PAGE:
Petersburg. Why Kirov? This was the site of one of his criminal trials,
the Kirovoles lumber fraud case for which he is serving a suspended
sentence. This revelation from Google Trend suggests that when the
Kremlin persecutes opposition figures, it only invites more interest in
Pro-Kremlin bloggers have responded to these exposes by
saying that they are anomalies or that the Kremlin trolls would cloak their Internet service
provider and wouldn’t be identifiable by location. But while such propaganda workers may hide their
ISP when trolling forums and media comment sections, they may not do so when at work
The Russian bloggers seem to have made their
case — even the term “Ukraine” produces the highest hits in Belgorod
and Perekatny — and also Yablonovsky and Olgino.
More investigation will be needed to figure out what kind of
institution is performing these services and to what end. While the
hypothesis that these areas are the same kind of operations as Olgino,
they could just as likely be intelligence agency installations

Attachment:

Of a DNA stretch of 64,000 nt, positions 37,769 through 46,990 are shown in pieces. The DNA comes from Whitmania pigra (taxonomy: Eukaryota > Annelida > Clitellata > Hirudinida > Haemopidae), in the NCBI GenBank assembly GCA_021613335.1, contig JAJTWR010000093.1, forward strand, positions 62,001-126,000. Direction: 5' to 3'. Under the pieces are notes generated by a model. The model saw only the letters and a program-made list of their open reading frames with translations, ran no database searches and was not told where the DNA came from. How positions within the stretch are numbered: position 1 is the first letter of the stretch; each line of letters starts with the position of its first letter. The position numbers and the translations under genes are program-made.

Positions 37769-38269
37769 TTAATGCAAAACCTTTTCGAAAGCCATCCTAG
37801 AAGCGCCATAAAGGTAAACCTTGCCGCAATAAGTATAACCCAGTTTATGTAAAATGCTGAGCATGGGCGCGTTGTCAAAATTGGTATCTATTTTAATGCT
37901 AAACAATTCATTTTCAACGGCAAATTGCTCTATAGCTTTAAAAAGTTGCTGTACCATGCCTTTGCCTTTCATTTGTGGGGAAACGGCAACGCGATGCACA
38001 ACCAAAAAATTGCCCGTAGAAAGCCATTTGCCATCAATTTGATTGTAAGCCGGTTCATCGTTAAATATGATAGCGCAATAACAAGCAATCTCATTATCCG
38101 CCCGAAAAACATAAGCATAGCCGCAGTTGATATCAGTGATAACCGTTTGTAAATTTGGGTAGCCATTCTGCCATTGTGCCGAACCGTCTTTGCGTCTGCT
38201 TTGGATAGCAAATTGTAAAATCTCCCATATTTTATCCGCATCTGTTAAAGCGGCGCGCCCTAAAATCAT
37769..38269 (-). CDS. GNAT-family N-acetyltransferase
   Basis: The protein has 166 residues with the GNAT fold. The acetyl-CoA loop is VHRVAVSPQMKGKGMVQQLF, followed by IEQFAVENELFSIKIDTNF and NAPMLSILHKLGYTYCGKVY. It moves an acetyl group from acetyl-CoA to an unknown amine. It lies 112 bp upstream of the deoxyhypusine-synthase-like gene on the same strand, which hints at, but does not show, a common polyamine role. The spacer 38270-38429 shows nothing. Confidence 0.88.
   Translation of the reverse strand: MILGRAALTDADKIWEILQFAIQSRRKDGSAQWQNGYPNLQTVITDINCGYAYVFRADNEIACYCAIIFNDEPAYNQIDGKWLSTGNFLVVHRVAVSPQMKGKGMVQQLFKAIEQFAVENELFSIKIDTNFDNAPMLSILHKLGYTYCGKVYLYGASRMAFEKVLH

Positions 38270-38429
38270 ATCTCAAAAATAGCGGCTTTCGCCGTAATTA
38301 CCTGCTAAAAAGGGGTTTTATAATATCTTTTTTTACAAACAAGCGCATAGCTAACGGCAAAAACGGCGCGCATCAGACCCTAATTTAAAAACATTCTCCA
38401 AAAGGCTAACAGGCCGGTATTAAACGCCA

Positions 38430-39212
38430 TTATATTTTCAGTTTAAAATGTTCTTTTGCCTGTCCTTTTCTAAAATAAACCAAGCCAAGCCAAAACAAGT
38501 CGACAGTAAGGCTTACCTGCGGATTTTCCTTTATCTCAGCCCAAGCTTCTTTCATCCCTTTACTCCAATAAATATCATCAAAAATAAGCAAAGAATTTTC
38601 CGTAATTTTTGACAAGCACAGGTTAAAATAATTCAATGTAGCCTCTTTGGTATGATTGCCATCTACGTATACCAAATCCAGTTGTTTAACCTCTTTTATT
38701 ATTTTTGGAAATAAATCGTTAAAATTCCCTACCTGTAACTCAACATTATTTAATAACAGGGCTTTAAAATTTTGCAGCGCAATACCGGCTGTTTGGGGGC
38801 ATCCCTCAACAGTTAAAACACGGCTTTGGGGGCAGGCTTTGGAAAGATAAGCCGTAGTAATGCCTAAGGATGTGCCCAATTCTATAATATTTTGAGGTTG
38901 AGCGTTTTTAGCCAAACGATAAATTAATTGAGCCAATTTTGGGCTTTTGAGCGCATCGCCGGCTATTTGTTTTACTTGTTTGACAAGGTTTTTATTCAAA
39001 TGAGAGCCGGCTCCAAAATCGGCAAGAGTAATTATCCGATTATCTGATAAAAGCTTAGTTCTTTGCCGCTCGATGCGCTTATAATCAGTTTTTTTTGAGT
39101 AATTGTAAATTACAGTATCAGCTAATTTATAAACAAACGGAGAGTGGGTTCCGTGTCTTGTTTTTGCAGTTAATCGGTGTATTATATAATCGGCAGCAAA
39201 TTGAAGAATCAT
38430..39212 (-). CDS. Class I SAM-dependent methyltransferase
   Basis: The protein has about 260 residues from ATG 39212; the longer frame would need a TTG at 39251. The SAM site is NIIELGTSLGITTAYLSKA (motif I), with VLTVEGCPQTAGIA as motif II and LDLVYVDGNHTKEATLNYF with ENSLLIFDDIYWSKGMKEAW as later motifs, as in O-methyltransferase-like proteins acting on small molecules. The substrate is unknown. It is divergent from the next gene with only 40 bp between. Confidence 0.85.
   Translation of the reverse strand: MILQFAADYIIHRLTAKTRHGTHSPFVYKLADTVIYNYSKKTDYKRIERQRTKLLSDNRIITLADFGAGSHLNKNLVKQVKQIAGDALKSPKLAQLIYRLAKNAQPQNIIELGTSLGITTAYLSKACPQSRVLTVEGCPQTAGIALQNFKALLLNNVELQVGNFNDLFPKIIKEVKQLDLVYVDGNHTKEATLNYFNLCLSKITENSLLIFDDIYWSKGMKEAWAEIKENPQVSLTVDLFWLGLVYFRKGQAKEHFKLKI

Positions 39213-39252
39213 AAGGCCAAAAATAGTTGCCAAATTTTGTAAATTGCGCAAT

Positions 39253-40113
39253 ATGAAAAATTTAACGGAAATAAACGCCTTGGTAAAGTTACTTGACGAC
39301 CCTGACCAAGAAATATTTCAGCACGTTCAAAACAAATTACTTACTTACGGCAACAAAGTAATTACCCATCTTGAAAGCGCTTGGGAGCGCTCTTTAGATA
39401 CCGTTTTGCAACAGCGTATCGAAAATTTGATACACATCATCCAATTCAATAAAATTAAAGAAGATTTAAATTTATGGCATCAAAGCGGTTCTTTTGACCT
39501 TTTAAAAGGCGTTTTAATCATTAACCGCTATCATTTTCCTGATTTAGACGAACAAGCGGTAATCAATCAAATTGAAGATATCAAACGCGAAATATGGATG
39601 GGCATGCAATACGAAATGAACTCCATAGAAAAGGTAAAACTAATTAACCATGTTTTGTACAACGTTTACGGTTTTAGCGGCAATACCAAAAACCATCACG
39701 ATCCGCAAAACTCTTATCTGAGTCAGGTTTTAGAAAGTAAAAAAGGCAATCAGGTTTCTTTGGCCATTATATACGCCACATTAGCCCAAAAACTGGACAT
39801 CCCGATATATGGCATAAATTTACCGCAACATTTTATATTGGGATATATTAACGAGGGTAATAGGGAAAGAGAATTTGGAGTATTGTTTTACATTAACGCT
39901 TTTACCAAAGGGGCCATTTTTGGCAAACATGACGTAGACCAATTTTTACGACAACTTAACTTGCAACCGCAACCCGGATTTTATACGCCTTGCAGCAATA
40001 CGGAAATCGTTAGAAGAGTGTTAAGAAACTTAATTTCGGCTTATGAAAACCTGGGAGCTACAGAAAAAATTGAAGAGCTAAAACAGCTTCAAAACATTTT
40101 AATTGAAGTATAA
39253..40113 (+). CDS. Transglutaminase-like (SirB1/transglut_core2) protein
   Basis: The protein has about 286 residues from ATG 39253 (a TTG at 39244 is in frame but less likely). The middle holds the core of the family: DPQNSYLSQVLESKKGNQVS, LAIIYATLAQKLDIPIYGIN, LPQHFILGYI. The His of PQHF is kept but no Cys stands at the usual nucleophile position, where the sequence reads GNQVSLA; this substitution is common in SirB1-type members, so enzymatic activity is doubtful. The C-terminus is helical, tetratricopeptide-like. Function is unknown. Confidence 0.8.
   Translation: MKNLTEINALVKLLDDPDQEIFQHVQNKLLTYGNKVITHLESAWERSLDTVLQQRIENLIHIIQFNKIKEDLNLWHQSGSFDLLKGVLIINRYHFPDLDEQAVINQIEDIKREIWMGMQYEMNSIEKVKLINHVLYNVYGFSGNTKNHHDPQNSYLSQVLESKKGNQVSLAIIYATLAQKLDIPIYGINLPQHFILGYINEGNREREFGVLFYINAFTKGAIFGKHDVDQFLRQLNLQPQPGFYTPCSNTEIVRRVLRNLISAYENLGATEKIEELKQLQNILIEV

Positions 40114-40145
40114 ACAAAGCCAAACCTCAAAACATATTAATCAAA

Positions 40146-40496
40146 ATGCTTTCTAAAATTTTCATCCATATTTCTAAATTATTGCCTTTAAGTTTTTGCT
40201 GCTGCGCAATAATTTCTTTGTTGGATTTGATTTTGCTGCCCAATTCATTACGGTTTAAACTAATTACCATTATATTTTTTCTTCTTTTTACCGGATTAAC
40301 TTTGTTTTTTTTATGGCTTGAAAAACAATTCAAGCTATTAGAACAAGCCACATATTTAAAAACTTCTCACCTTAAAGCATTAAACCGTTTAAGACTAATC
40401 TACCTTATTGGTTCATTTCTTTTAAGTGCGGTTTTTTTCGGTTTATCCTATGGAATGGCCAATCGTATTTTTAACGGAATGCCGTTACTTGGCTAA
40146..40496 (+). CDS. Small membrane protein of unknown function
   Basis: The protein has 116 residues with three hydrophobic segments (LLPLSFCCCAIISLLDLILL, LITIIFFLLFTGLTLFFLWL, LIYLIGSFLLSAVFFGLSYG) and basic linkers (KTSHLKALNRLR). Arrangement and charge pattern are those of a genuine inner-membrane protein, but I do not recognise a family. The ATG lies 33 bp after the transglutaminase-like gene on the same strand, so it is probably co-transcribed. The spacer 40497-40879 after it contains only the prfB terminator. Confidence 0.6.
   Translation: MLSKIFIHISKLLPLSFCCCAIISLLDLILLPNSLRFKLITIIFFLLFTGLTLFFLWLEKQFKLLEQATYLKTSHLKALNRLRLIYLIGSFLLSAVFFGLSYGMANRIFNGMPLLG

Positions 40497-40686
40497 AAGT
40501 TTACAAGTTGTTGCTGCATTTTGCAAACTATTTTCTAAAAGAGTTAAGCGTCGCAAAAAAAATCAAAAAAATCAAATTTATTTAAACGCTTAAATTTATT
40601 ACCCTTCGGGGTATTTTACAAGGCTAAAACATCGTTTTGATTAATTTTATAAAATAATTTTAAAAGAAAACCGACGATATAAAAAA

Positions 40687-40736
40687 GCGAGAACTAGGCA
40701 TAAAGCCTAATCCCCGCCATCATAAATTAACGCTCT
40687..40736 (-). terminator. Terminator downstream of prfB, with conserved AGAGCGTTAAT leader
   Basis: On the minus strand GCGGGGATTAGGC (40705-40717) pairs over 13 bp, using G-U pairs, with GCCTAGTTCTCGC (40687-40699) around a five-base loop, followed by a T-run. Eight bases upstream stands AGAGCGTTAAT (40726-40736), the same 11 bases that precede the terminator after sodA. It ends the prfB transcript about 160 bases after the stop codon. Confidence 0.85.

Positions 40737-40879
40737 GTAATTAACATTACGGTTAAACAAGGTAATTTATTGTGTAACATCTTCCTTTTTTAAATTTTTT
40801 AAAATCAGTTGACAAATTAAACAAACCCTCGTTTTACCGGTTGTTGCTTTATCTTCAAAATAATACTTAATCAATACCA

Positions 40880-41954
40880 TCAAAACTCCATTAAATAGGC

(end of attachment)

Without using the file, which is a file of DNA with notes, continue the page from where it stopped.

monitoring media and communications for these terms. In that sense, it’s
too bad Google Trends doesn’t work in reverse – that hovering over a
geographical location reveals its most common searches and thus
intentions (although Google engineers can see this information.)
The “troll factories” are unlikely to disappear any time soon
although they may be driven further underground by these exposes.
Recently Ludmila Savchuk, a former employee of the office at 55
Savushkina who had gone undercover to work for Internet Research, Inc.,
sued her employer for a symbolic one ruble for unpaid wages and won her
suit, Deutsche Welle reported. Her main purpose was to prove that the operation existed, although her goal of getting it shut down was not met.
— Catherine A. Fitzpatrick